I want to write a grammar for a file format whose content can contain characters other than US-ASCII ones. Since I am used to ABNF, I try to use it...
However, none of RFCs 5234 and 7405 are very friendly towards people who DO NOT use US ASCII.
In fact, I'm looking for an ABNF version (and possibly some basic rules as well) which is character oriented rather than byte oriented; the only thing which RFC 5234 has to say about this is in section 2.4:
2.4. External Encodings
External representations of terminal value characters will vary
according to constraints in the storage or transmission environment.
Hence, the same ABNF-based grammar may have multiple external
encodings, such as one for a 7-bit US-ASCII environment, another for
a binary octet environment, and still a different one when 16-bit
Unicode is used. Encoding details are beyond the scope of ABNF,
although Appendix B provides definitions for a 7-bit US-ASCII
environment as has been common to much of the Internet.
By separating external encoding from the syntax, it is intended that
alternate encoding environments can be used for the same syntax.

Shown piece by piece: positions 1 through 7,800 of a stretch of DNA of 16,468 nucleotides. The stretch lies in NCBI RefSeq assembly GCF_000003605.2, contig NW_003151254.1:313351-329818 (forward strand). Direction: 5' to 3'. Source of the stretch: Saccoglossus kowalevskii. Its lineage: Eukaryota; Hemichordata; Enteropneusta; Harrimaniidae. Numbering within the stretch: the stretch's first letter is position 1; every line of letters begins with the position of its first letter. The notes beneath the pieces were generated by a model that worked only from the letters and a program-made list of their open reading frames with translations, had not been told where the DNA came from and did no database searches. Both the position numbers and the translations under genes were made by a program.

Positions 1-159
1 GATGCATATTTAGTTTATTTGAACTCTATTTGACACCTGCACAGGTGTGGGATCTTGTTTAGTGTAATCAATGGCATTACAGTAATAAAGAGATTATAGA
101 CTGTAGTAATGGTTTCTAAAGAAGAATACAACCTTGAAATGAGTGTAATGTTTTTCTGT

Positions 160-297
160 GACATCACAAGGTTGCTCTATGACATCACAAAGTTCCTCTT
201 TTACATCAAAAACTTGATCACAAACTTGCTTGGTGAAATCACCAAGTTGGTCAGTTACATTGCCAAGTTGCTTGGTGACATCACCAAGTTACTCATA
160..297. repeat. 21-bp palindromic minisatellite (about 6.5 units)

That doesn't really clarify matters.
Is there a version of ABNF somewhere which is code point oriented rather than byte oriented?
Best How To :
If the ABNF you're writing is intended for human reading, then I'd say just use the normal syntax and refer to code points instead of bytes instead. You could take a look at various language specifications that allow Unicode in source text, e.g. C#, Java, PowerShell, etc. They all have a grammar, and they all have to define Unicode characters somewhere (e.g. for identifiers).
E.g. the PowerShell grammar has lines like this:
Left double quotation mark (
Right double quotation mark (
Double low-9 quotation mark (
Or in the Java specification:
\ UnicodeMarker HexDigit HexDigit HexDigit HexDigit
any Unicode character
HexDigit: one of
0 1 2 3 4 5 6 7 8 9 a b c d e f A B C D E F
u, and hexadecimal digits here are all ASCII characters.
Note that there is surrounding text explaining the intent – which is always better than just dumping a heap of grammar on someone.
If it's for automatic parser generation, you may be better off finding a tool that allows you to specify a grammar both in Unicode and ABNF-like form and publish that instead. People writing parsers should be expected to understand either, though.